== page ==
Marot, (FRANCOIS,) a French painter, born in Paris
in 1667 ; died in 1719.

Marot, (JEAN,) a French poet, born near Caen in
1463, was patronized by Anne of Brittany, queen of
Charles VIII. He subsequently accompanied Louis
XII. in his expedition to Venice and Genoa, of which he
wrote an account Died in 1523-

See SAINTE-BEUVE, "La PoiSsie Francaise au seizieroe Siecle."

Marot, (JEAN,) a French architect and engraver, born
in 1'aris about 1630. He furnished the design for the
principal fa9ade of the Louvre. Although a Protestant,
be was appointed royal architect. Died in 1679.

Maroto, ma-ro'to, (Don RAFAEL,) a Spanish Carlist
general, born at Conca in 1785. On the death of Zu-
mala-Carreguy, he was appointed to the chief command
in Biscay, and soon after defeated Espartero at Arrigoria.
In 1839 he concluded with the queen's party the treaty
of Bergara, Died in 1847.

Maroun. See MARON.

Maroutha. See MARUTHA.

Marozia, ma-rot'se-a, or Mariuccla, mS-re-oot'cha,
a Roman lady, celebrated for her beauty and profligacy,
was the daughter of the famous Theodora. She was
successively married to Duke Alberic of Tuscany, Guido,
Marquis of Tuscany, and Hugo, King of Italy and Aries.
In 928 she caused Pope John X. to be murdered, and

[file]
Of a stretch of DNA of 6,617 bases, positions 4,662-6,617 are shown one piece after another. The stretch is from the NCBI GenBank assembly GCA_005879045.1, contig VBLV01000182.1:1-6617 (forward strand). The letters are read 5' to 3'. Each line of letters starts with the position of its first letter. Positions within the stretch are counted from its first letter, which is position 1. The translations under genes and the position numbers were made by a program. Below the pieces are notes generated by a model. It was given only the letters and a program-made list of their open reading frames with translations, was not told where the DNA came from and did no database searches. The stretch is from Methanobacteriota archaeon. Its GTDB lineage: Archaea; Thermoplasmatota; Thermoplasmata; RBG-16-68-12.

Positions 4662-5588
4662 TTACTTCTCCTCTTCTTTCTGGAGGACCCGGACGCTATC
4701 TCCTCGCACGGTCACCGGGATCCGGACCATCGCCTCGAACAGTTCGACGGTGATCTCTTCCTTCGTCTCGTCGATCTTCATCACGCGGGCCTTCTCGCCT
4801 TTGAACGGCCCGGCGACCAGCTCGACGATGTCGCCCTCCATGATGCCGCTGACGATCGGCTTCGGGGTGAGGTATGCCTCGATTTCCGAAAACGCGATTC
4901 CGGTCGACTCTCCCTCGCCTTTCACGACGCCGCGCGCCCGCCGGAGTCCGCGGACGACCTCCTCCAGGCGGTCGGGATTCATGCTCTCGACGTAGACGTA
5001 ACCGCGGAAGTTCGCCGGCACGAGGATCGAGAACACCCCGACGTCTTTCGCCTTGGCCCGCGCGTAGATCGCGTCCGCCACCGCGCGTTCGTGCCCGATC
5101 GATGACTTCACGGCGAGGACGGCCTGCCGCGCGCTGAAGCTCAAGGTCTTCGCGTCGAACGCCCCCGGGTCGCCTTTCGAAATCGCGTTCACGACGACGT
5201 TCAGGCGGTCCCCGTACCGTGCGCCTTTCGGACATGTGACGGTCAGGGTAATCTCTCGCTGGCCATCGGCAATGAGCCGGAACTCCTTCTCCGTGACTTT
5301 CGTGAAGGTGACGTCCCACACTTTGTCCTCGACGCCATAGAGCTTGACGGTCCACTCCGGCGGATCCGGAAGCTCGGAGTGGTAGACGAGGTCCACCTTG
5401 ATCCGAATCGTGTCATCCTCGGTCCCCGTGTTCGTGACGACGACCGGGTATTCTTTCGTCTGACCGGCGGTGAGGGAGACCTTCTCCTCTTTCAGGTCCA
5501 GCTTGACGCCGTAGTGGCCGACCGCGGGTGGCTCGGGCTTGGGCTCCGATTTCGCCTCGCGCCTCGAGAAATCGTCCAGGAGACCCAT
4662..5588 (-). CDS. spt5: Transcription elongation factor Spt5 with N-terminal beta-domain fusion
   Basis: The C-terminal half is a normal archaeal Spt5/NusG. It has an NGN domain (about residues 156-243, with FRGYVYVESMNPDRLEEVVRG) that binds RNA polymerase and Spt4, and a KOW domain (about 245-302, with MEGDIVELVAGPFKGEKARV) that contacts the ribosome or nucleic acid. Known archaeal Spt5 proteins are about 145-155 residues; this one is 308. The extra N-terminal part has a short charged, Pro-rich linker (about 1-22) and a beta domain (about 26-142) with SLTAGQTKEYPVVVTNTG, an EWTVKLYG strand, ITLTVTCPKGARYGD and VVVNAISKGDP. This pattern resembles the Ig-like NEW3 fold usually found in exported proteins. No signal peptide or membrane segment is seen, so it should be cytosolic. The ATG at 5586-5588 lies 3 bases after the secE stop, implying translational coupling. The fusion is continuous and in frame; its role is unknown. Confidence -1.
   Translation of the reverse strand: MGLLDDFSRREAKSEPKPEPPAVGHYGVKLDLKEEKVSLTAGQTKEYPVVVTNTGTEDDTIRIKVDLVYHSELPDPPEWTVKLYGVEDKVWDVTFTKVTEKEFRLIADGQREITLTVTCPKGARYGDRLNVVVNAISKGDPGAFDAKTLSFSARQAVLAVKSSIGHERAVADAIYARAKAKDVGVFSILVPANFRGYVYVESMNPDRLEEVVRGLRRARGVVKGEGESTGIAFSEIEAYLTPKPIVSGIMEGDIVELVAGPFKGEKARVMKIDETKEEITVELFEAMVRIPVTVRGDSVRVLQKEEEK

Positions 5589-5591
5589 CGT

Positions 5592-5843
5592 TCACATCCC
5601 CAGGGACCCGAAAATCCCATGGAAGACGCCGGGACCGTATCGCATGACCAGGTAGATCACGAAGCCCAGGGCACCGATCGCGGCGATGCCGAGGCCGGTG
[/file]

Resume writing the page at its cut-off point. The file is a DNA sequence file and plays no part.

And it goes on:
afterwards raised three others to the tiara, among whom
was her son by Pope SergiusIII. Her son Alberic hav-
ing revolted against her, she was imprisoned for the
lemainder of her life.

Mar-pes'sa, [Gr. Mopmjffca ; Fr. MARPESSE, miti'-
pess',] a daughter of Evenus, beloved by Apollo.

See HOMER'S " Iliad," book ix.

Marpurg, maR'pooRG, (FRIEDRICH WILHELM,) an
eminent writer on music, born at Seehausen, in Prussian
Saxony, in 1718. Among his principal works are "Treat-
ises on Fugue," "Critical Introduction to the History
of Music," (1754,) and "Rudiments of Theoretic Music,"
(1760.) Died in 1 795.

See FETIS, "Biographie TJniverselle des Musiciens."

Marquard. See FREHER, (MARQUARD.)

Marquet, mSR'ki', (FRANCOIS NICOLAS,) a French
botanist, and physician to Leopold, Duke of Lorraine,
was born at Nancy in 1687. He wrote several medica*
and botanical works. Died in 1759.

Marquette, maR'keV, (JACQUES,) a celebrated French
missionary and discoverer, was born in Picardy. He